AS spring arrives our national floral emblem, Acacia pycnantha (or Australian Golden Wattle) patiently waits for warmer weather to fully open in flower.
More of a small tree rather than a shrub, it is considered an invasive weed in South Africa, rather like our Acacia Baileyana or Cootamundra Wattle, which is not allowed to be sold in the ACT.
The next few weeks are ideal for visiting the botanic gardens to enjoy the spring flowers.
First call at the visitors’ centre and collect the “Fruit, Flowers and Foliage” leaflet, which provides a pleasant walk through the gardens identifying what is in flower or special interest in fruit and foliage each week.
Many of the flowers you see will not be available commercially as botanic gardens are like living museums, often preserving rare and endangered plants.
Just as the drought is having a disastrous effect on NSW, rainfall in the ACT is down considerably. Except for some recent, insignificant rain our July total was just 7.8mm, the lowest since 1994’s 6.4mm.
Besides gardens, this shortfall has an impact on our wildlife, especially the bird population. There may appear to be plenty of water for birds. We have several lakes around the place, but most birds need fairly shallow water to be able to drink, stand in, dunk in and wash the dust off their feathers.
Which comes to garden bird baths, of which many are filled too deeply. I suggest a water depth to a maximum of six centimetres.
Ideally bird baths should be placed in an open space in the garden, not close to bushes or under trees where cats can sit and wait to attack. Birds like to see 360 degrees around them.
While currawongs are said to attack and frighten off most other birds, experience in our garden has been the opposite. While we have a regular pair using the bird bath on a daily basis, we also have top-knot pigeons, wattle birds, pee wees, parrots and, my favourite, the blackbird.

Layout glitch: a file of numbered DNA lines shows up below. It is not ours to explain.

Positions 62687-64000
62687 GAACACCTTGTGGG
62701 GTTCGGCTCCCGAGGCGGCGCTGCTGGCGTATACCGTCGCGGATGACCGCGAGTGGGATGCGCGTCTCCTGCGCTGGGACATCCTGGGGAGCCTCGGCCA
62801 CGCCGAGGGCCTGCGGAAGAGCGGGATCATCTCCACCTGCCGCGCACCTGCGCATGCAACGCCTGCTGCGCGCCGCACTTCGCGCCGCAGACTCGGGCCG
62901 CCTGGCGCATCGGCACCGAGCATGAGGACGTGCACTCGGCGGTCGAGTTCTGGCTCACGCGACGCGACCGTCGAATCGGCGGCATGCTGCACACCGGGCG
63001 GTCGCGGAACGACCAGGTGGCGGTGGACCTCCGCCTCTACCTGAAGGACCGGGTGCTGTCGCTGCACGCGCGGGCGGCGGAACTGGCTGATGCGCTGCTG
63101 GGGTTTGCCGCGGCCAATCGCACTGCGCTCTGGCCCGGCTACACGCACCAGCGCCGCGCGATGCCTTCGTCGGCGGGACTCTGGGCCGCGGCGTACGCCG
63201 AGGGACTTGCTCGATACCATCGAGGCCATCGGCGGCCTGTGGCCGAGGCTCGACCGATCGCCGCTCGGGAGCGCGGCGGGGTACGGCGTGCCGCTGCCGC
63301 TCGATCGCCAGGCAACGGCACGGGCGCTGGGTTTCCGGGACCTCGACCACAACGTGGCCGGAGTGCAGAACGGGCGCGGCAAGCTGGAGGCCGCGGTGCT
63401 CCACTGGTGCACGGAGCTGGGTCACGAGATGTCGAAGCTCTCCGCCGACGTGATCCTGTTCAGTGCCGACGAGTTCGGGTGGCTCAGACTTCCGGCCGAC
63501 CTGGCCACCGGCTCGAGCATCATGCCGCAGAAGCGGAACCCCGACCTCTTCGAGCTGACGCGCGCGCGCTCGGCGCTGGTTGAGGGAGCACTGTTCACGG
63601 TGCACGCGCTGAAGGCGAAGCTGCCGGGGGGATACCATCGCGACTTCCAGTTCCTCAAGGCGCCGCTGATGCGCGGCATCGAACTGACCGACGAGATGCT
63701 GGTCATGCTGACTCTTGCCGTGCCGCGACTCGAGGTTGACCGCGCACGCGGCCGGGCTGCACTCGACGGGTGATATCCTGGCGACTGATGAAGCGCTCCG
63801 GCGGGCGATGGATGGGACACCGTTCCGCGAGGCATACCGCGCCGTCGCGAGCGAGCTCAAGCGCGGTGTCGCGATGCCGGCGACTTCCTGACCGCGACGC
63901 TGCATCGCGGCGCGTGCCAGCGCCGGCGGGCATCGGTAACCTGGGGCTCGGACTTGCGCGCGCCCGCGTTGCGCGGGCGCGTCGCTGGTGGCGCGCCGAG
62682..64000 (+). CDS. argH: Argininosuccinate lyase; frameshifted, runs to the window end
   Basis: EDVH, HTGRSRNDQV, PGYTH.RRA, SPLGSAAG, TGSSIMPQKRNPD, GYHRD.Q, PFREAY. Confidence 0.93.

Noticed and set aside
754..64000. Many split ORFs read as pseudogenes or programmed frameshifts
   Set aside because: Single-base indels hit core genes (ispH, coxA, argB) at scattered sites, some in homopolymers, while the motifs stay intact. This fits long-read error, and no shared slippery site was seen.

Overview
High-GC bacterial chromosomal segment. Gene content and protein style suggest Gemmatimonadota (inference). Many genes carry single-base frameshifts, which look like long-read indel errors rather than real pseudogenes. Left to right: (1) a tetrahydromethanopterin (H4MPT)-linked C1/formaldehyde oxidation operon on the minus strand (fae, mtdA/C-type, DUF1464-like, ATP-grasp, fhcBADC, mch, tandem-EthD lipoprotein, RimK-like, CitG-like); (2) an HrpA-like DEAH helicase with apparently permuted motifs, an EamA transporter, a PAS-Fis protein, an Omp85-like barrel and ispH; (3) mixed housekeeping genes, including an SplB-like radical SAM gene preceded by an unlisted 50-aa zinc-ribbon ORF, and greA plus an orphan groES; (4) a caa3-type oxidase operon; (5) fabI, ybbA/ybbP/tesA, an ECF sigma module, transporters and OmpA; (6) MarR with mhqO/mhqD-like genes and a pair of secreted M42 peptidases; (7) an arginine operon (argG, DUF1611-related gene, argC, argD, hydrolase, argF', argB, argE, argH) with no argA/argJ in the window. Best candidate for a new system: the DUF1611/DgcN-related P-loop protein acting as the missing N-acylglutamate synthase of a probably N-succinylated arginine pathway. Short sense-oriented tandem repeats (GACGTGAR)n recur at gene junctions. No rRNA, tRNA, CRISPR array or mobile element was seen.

On occasions we have more than one variety in the bird bath at the same time, say parrots washing and top-knot pigeons sitting on the edge waiting for their turn.
Despite my earlier misgivings, Chris Davey from the Canberra Ornithologists Group told the Belconnen Garden Club recently that it’s okay to feed birds.
He suggested the feeding time should be in the evening rather than the morning or continuously during the day.
In the early morning birds will wake hungry and look for food in the garden, worms and other insects coming closer to the surface during the night. In the heat of the day the worms and insects dig deeper making it harder for birds to find food, so additional feeding in the evening is recommended.
- Time to seriously prune wisteria, cutting back the long trailing stems to just 2-3 leaf joints, similar to pruning grapes.
- Rhodos and camellia japonicas will be a mass of buds to flower in the next few weeks. Give them one last feed now with a liquid certified organic plant food.
- Check for rats in the compost heap. With the dry weather they are heading into town. Make sure any rat bait is not accessible to pets or possums.